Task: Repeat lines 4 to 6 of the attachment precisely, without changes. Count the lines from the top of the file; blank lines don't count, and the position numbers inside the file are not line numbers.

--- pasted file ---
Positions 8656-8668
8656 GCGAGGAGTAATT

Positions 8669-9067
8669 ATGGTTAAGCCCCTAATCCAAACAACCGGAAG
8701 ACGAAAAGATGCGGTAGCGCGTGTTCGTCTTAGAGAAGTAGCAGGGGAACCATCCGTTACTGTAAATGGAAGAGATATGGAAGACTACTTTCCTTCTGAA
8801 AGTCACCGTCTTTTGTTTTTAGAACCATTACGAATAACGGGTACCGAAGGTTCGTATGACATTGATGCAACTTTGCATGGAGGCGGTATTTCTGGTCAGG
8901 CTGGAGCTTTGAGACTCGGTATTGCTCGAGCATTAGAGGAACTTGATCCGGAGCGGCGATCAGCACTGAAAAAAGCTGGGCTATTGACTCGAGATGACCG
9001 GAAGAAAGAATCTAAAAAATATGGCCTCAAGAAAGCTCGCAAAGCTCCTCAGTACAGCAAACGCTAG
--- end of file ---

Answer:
8669 ATGGTTAAGCCCCTAATCCAAACAACCGGAAG
8701 ACGAAAAGATGCGGTAGCGCGTGTTCGTCTTAGAGAAGTAGCAGGGGAACCATCCGTTACTGTAAATGGAAGAGATATGGAAGACTACTTTCCTTCTGAA
8801 AGTCACCGTCTTTTGTTTTTAGAACCATTACGAATAACGGGTACCGAAGGTTCGTATGACATTGATGCAACTTTGCATGGAGGCGGTATTTCTGGTCAGG